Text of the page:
i will try it when i get home. im gonna try one of the ones that i toasted and see if it works. its only slightly toasted. just how i like my bread mmmm
very observant @lox897 is right, i was plagued by the same issues and, while the size of the loop increases inductance, i calculated it in a later post and it looked insignificant. cant remember if loop keys had a ± stamped on them … or an electron flow direction in the ++ or – loop key scenario?
fact is: i still havent understood my problem and i left out the loop key ultimately. besides melting keys i had large induced voltages that killed one of my vescs. you could see that in the bench test live monitor: revving up and the battery voltage plummets, stopping the motor and it skyrockets way beyond the battery voltage. my 2nd loop key didnt have that inductance problem, but it also got hot.
Hmm, maybe @Karmannghiagirl is right about the XT90s being directional. Which side of the key is your battery on, positive or negative? I just checked my loop key and I have the battery coming in on the negative side of the connector and the positive side going to the esc. It also looks like there might be some black carbon buildup inside the positive terminal of the key where the green capacitor or resistor is located. I’m only running this on 6s though, so maybe that’s why I haven’t had it burn up yet? You’re running 10s, right?
I place it in the positive wire. The battery sits on the negative side:
@Karmannghiagirl I just did a bit of research on it. It is a resistor.
It has to be a resistor. Putting a cap in makes no sense. It needs to limit the inrush current to stop the spark.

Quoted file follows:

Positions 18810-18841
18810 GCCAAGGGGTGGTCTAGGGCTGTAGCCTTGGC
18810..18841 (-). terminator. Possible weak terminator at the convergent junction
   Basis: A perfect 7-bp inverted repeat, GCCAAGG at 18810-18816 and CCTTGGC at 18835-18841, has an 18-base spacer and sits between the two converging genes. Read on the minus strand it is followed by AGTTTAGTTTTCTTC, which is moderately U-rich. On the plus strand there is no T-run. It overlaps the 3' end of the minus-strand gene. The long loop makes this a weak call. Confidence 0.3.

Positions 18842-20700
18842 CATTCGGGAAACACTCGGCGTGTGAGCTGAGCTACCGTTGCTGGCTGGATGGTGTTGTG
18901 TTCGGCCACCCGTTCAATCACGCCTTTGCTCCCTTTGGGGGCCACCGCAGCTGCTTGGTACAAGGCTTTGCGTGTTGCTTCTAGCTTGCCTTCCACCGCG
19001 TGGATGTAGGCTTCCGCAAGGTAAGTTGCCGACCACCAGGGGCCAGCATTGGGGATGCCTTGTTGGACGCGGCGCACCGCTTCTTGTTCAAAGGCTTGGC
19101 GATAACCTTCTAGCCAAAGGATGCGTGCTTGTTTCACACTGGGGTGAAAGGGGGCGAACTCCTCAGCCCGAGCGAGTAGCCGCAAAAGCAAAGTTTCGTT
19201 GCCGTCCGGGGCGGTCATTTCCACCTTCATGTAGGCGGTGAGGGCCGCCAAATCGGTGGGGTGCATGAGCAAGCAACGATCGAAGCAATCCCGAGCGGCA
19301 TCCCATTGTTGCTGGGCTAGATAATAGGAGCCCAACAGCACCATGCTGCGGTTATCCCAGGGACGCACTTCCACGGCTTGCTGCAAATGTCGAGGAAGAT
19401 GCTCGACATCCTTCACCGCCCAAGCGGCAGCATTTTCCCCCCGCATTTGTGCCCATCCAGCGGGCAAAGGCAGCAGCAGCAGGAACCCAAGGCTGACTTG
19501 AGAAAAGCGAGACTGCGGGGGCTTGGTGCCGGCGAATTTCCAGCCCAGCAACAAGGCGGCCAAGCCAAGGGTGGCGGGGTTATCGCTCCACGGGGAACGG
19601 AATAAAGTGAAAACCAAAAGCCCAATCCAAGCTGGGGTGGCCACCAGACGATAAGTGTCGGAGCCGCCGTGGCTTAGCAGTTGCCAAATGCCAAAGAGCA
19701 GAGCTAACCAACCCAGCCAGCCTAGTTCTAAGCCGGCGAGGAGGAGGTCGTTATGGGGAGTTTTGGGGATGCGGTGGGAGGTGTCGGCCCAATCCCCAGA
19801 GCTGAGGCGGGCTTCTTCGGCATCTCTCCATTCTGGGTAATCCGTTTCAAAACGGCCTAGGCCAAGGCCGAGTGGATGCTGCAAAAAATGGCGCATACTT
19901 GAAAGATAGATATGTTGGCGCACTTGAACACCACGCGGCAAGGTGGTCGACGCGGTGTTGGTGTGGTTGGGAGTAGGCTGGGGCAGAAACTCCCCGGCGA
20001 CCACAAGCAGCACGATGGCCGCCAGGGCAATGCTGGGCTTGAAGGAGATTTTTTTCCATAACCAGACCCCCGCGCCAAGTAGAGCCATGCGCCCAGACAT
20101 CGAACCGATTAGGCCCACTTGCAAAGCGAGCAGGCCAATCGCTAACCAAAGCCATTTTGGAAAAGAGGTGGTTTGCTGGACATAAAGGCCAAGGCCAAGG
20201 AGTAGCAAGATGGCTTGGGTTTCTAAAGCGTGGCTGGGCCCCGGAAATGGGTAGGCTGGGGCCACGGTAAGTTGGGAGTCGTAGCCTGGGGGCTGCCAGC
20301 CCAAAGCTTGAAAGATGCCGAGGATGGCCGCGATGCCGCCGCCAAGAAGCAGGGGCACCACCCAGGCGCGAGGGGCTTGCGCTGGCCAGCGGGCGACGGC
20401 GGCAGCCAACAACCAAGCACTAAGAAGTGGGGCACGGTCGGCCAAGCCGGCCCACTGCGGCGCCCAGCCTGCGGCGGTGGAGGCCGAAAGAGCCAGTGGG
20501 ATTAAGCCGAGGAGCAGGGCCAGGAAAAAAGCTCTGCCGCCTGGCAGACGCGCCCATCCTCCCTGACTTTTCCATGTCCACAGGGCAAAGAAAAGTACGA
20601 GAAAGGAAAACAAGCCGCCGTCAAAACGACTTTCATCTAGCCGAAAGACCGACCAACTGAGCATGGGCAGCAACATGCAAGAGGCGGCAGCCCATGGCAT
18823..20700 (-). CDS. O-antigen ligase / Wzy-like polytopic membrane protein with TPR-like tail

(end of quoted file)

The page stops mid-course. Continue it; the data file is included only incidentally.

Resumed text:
And now you have a scientific explanation… Jeez your good @lowGuido
Im gonna try this tomorrow thanks for the diagram
Im not sure and now im flooded with studying so I will let you know tomorrow and ill try to fix it
and yes 10s
thinking about it that does make more sense
Ok, I thought it was a resistor. All this talk about melting loop keys and capacitors had me second guessing myself. If I’m not mistaken, once the connector is fully engaged, all the current flows around the resistor. But maybe the main connector isn’t engaging/connecting and forcing all or most of the current through the resistor? Not sure what else it could be unless there is massive current draw overloading the connector, but aren’t these rated for like 90 amps continuous?
And fwiw, my setup looks pretty much like @nowind except I’m using XT60s for the battery connections.
That is way too far fetched.
That was @whitepony 's theory. He quickly realised that it wasn’t correct.
I had the very same problem and everbody told me: “it does not matter how you plug the loop key in”…
Well it did make an difference for me. Here is the thread and to conclude the problem i made the following picture:
To put it in a nutshell i made the following diagramm:
here you can see that the polarity of the XT-90S needs to be switched. Otherwise it melts like mine or yours.
I hope i could help.
PS: Before someone says that this is not the problem please test both wirings and report back
Great! So it must be a polarity issue then! Thanks for the shared wisdom.
I noticed you had yours set up as a break in a serial connection. I have one battery and I am putting my xt90s as a break in the positive lead. Which side in that situation would you believe gets the positive side of the xt90s? The live wire gets the + or the severed wire?
Actually i do not really know. I would guess that you connect the xt-90s positive with the positive battery cable and the xt-90s negative with the esc. Then it is like mine except two batteries and you put it in the positive wire. But i dont give you guarantee.
So, sounds like it’s a combination of incorrect connector configuration and higher voltage, like 10s or 12s?
I dont think the voltage matters… I think it was just the wrong polarity… EDIT: But i dont think you can use 100S with a XT-90S
Switched polarity same results… I might just keep the regular xt90 and let it spark and I’ll swap it out ever few months